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As positive coronavirus cases pop up, NYC teachers still don’t know what to do next

NYC’s contact tracers are tasked with talking to teachers who are in close contact with those who test positive for the coronavirus case. One teacher worries she was missed.
Michael Appleton/Mayoral Photography Office

Karen Zacconi spent her first afternoon back at M.S. 88 in Brooklyn moving into a large new office she’d be sharing with two other teachers.

While settling in, she met a new colleague who would also be working in the space. They chatted about which corners of the room they’d prefer, and who wanted to use an old desk that was there. Zacconi, a sixth-grade special education teacher, helped her co-worker move a box of belongings.

The encounter was brief. The room was large. Both teachers were wearing masks. Still, Zacconi was worried the next afternoon when the teacher told everyone on a call that she had tested positive for COVID-19.

Zacconi was even more worried when her school building reopened to staff, but she still hadn’t heard from NYC’s Test and Trace Corps — trained investigators who help track down those who might have been exposed to the virus — about whether she should quarantine.

“I just feel like someone should have called me by now,” Zacconi said. “I don’t feel like it was close enough or extensive enough to be infected, but what do I know?”

Zacconi’s concerns raise questions about the city’s promise to doggedly trace positive cases inside schools, something that officials have promoted as crucial to keeping the coronavirus at bay. The president of the city’s teachers union said the city’s tracing program seemed to be working, and education department officials said some M.S. 88 staff were quarantined.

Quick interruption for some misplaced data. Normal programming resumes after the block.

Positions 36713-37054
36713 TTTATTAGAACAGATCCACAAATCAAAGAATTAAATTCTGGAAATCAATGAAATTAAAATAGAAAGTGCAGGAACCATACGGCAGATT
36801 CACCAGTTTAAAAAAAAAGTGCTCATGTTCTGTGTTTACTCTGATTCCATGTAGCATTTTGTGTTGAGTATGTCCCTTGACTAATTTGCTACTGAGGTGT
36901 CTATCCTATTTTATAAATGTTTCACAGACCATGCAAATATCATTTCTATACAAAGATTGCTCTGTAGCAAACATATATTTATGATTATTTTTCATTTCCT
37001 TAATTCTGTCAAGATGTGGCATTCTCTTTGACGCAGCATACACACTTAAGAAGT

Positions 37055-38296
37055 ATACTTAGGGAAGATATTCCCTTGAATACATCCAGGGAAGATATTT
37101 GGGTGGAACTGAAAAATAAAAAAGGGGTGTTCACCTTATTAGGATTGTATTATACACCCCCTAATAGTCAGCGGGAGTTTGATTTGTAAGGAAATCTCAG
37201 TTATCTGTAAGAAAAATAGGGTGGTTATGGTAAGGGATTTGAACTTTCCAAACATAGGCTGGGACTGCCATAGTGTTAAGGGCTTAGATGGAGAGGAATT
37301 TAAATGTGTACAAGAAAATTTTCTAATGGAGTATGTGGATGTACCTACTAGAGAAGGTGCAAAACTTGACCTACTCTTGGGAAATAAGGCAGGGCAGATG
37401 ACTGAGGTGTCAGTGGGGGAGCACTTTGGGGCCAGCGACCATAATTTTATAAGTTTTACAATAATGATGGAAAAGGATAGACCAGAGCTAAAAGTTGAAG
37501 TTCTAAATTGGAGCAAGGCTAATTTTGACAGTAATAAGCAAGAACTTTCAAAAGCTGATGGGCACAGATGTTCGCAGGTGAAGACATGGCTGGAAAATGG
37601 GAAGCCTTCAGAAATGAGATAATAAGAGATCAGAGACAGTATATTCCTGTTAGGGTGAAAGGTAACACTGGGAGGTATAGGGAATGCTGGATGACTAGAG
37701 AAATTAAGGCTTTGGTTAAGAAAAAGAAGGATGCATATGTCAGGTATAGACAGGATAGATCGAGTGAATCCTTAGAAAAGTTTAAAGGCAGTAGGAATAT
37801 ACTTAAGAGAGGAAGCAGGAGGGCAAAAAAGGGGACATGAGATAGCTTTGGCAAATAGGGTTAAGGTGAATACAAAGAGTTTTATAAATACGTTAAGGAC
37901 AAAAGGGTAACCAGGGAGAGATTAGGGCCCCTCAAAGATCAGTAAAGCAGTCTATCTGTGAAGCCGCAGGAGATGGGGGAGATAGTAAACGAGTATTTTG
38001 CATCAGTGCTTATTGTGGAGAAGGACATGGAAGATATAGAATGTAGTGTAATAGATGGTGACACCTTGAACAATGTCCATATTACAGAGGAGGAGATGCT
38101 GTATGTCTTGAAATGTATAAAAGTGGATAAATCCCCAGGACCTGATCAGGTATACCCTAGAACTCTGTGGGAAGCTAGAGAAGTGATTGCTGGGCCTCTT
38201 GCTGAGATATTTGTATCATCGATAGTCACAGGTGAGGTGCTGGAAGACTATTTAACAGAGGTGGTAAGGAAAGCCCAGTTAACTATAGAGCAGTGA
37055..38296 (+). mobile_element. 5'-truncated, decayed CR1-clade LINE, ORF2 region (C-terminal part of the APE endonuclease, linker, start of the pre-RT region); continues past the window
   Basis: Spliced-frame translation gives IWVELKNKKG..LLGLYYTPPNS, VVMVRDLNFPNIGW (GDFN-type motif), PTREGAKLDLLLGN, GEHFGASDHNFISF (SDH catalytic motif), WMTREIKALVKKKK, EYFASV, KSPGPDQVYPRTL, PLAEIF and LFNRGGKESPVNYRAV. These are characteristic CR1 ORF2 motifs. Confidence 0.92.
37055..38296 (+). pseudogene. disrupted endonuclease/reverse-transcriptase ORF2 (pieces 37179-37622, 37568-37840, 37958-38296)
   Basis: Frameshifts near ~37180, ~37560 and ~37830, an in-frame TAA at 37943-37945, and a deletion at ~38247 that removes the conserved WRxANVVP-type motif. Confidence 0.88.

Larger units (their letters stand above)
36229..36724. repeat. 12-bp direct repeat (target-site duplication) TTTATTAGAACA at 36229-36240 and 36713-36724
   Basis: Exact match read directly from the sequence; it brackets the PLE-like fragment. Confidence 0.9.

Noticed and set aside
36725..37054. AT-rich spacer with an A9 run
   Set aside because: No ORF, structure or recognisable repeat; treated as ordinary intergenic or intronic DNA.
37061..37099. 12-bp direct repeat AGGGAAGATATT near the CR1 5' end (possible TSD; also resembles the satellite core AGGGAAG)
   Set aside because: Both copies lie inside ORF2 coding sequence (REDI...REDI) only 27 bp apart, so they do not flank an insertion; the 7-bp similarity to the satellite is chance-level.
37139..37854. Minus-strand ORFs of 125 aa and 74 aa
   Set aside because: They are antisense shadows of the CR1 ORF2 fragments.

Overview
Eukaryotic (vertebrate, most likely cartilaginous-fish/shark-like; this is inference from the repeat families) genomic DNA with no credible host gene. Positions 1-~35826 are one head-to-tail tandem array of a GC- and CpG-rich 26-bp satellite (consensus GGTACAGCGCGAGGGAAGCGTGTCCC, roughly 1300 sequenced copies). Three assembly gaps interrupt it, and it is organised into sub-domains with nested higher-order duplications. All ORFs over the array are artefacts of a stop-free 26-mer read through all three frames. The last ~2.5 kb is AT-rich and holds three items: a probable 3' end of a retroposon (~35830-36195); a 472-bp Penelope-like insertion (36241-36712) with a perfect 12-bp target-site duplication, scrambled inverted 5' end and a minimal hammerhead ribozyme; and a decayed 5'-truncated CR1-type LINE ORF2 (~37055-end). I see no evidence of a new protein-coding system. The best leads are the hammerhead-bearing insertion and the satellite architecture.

M.S. 88 sits just 15 blocks from M.S. 51, yet it has one-sixth as many white students and nearly four times as many who are low-income.
At Brooklyn’s M.S. 88, a teacher tested positive for the coronavirus.
Patrick Wall/Chalkbeat

Some public health experts said there could be valid reasons Zacconi didn’t receive a call, but they stressed that teachers should have clear information about how the process is supposed to work and what to expect.

“In the absence of that information, people wonder whether those policies and procedures have been thought through or are maximally likely to keep them safe,” said Sara Johnson, a professor at Johns Hopkins University’s medical school who studies school health issues. “We need to be incredibly clear and transparent because it is confusing — people don’t go to epidemiology school.”

This early test case also illustrates the importance of quick, clear communication within school communities when positive cases inevitably arise in a system with more than 1 million students and some 150,000 staff. Without that, public health experts say, confusion could undermine even a robust public health strategy.

Mayor Bill de Blasio has promised that the city has put in place some of the most rigorous protocols for returning to school buildings — but good policies are only half the battle, public health experts say. Teachers, families, and students also need to hear those policies spelled out repeatedly, and see evidence that they’re being implemented well.

So far, some educators and public health experts say the city is falling short.

“What’s scaring people is the lack of transparency by the mayor’s office and DOE, which is really unfortunate because I think we have an opportunity here to reopen safely,” said Uché Blackstock, an urgent care physician who has treated coronavirus patients and has two children in public schools. “If we don’t have the communication piece down, then it’s never going to work.”

Officials have sent a series of mixed messages this week about how they will disclose coronavirus cases as they crop up in schools. On Wednesday, the day after teachers were required to report back to their buildings for the first time this school year, the education department confirmed that two staff members tested positive at two separate Brooklyn campuses.